Lia Thomas on Thursday night became the first transgender athlete to be crowned National Collegiate Athletic Association (NCAA) champion, winning the 500 yard freestyle in Georgia – to a silent crowd.
Thomas, 22, scorched her competitors in Atlanta with a 4 minutes 33:24 second race – much to the chagrin of some of her teammates, and to those in the stands, who remained silent as she won.
‘I try to ignore it as much as I can, I try to focus on my swimming what I need to do to get ready for my races and I just try to block out everything else,’ said Thomas after the race, when asked by ESPN about the response.
‘It means the world to be here, to be with two of my best friend and teammates and be able to compete.’
Thomas also roundly defeated fellow swimmers at last month’s Ivy League championships.
The Texan, who swam for three years on the university’s men’s team before transitioning in 2019, is now the first transgender athlete to win a NCAA championship – a distinction one of Thomas’ teammates said would be dubious if achieved.
Lia Thomas, 22, is seen immediately after her historic victory – which was greeted with silence by the crowd
The NCAA celebrated Thomas’s victory on social media, crowning the new national champion
Thomas is seen beaming after winning the heat of the 500 yard race
Lia Thomas is seen swimming for the University of Pennsylvania on Thursday, at the NCAA championships in Atlanta, Georgia. She has become the first transgender athlete to win a NCAA final
Thomas, 22, is seen ahead of her heat on Thursday, which she also won – making her top seed for the final
Martina Navratilova, hours before the historic feat, called for Thomas to have an asterisk by her name when she wins women’s races, arguing that racing against biological females is unfair and should be noted.
Navratilova, widely considered to be among the world’s greatest ever tennis players, spoke out as Thomas won her 500 yard freestyle final at the ships in Georgia – becoming the first transgender athlete to become NCAA champion.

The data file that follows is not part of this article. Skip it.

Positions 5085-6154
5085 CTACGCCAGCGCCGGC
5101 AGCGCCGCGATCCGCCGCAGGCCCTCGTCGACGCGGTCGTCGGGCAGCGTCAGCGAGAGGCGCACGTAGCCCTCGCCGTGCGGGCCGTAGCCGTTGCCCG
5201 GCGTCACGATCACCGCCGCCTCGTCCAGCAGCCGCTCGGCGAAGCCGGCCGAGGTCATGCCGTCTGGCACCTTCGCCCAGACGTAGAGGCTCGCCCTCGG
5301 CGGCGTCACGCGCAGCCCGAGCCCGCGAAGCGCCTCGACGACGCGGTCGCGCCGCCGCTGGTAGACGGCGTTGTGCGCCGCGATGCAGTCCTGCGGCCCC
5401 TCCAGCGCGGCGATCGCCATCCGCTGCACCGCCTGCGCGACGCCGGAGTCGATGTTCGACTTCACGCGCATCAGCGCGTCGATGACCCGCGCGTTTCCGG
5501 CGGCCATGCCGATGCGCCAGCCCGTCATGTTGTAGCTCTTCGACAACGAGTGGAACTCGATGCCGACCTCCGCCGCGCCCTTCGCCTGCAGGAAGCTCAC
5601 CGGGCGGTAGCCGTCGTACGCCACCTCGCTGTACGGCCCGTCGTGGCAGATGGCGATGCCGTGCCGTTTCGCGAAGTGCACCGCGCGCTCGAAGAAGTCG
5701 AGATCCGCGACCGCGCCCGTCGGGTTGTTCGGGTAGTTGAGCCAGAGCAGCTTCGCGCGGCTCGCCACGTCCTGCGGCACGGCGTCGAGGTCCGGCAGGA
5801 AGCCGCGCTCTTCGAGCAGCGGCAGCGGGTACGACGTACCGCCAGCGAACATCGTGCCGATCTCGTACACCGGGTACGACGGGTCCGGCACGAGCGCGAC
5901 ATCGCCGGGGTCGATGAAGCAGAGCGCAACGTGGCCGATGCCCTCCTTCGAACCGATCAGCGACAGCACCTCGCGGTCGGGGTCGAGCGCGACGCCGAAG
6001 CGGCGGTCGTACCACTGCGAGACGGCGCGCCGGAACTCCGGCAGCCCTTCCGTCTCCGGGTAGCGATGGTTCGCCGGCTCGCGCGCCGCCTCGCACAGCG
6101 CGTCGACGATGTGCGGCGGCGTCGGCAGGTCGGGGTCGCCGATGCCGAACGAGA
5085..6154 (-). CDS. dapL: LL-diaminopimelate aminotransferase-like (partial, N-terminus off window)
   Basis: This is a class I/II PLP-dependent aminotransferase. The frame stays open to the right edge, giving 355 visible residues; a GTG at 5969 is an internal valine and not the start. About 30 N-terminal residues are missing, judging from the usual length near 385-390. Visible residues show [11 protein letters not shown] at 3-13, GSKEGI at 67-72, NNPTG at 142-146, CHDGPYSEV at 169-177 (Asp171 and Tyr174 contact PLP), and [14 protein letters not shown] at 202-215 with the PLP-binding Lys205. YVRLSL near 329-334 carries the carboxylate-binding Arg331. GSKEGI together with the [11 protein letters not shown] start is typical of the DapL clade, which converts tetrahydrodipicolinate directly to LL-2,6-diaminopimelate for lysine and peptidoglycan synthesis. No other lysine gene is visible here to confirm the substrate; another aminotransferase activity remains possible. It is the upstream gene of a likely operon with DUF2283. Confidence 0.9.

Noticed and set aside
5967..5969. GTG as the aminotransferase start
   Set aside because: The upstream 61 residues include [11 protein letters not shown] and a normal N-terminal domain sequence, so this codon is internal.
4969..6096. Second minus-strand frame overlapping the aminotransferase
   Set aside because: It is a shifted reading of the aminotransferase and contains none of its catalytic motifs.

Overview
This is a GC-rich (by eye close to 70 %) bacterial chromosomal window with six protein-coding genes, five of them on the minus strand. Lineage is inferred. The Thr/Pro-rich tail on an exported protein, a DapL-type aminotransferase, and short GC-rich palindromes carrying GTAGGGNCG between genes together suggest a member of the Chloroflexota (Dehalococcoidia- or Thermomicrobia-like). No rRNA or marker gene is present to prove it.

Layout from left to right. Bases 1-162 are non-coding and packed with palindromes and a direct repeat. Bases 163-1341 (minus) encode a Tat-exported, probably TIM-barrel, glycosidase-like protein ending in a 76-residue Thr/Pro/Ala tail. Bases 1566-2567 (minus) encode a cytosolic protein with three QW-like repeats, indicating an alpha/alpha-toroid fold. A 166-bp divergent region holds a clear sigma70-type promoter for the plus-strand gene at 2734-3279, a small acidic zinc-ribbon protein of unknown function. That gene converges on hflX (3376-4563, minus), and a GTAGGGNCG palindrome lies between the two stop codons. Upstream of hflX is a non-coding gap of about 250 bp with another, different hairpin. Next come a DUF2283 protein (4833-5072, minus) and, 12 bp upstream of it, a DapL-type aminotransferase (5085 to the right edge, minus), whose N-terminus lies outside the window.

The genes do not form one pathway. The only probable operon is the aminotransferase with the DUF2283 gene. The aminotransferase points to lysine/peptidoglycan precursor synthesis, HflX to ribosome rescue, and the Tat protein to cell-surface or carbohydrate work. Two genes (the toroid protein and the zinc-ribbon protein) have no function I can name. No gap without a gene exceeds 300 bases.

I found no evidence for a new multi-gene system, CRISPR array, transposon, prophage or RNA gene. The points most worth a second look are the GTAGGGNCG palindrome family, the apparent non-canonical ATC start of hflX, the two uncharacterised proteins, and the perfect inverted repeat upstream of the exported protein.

Navratilova told News Nation on Thursday that the current rules, permitting Thomas to compete as a woman because she has completed the required year of testosterone-reduction treatment, were wrong.
‘It’s not about excluding transgender women from winning ever,’ the 65-year-old said.
‘But it is about not allowing them to win when they were not anywhere near winning as men.’
Martina Navratilova on Thursday spoke out against Thomas being allowed to compete as an equal against women – hours before Thomas became the first transgender NCAA champion
Navratilova, one of the first openly gay sportswomen, blazed a trail in the 1970s and 80s, but said Thomas’s situation was wrong.
‘You try to keep it as close as possible to what it would had been, were you born in the female biological body in the first place,’ she said.
‘And even saying that, people take exception to – biological female. People don’t even want to use those words.
‘I don’t know what else to say. Other than that.’
Navratilova suggested that transgender women be treated separately from those born female.
‘But the solution perhaps for now is to swim in a lane; you can compete but you don’t get the medal,’ she said.
‘Because the rules are not correct. But right now, the rules are what they are.
‘Maybe put an asterisk there.’
Navratilova said significant questions would be raised if Thomas, who is approaching her sporting peak, continues to dominate the sport after college.
‘If she starts breaking records left and right, Lia goes to the Olympics, hmm…
‘Because she is hitting her prime now, physically.
‘And in the future maybe there should be an open category for everyone, and then for biological females.
‘So trans women can compete, but they’ll compete against men.
‘And trans men have a choice.’
THE RULES ON TRANSGENDER ATHLETES AND WHEN THEY CAN COMPETE FOR GENDER THEY ARE SWITCHING TO
Lia Thomas started taking hormone therapy while she was still competing as a male back in May 2019.
Under USA Swimming rules, athletes had to have recorded low levels of testosterone for 36 months to compete in the female category.
That meant that Thomas didn’t qualify for the NCAA championship, if they followed USA Swimming rules – as they originally said they would.
But the NCAA said that she would be allowed to compete because they were refusing to adopt the threshold this year.
Last month, the NCAA committee said: ‘The subcommittee decided implementing additional changes at this time could have unfair and potentially detrimental impacts on schools and student-athletes intending to compete in 2022 NCAA women’s swimming championships.’
It is unclear what they will do next year, however.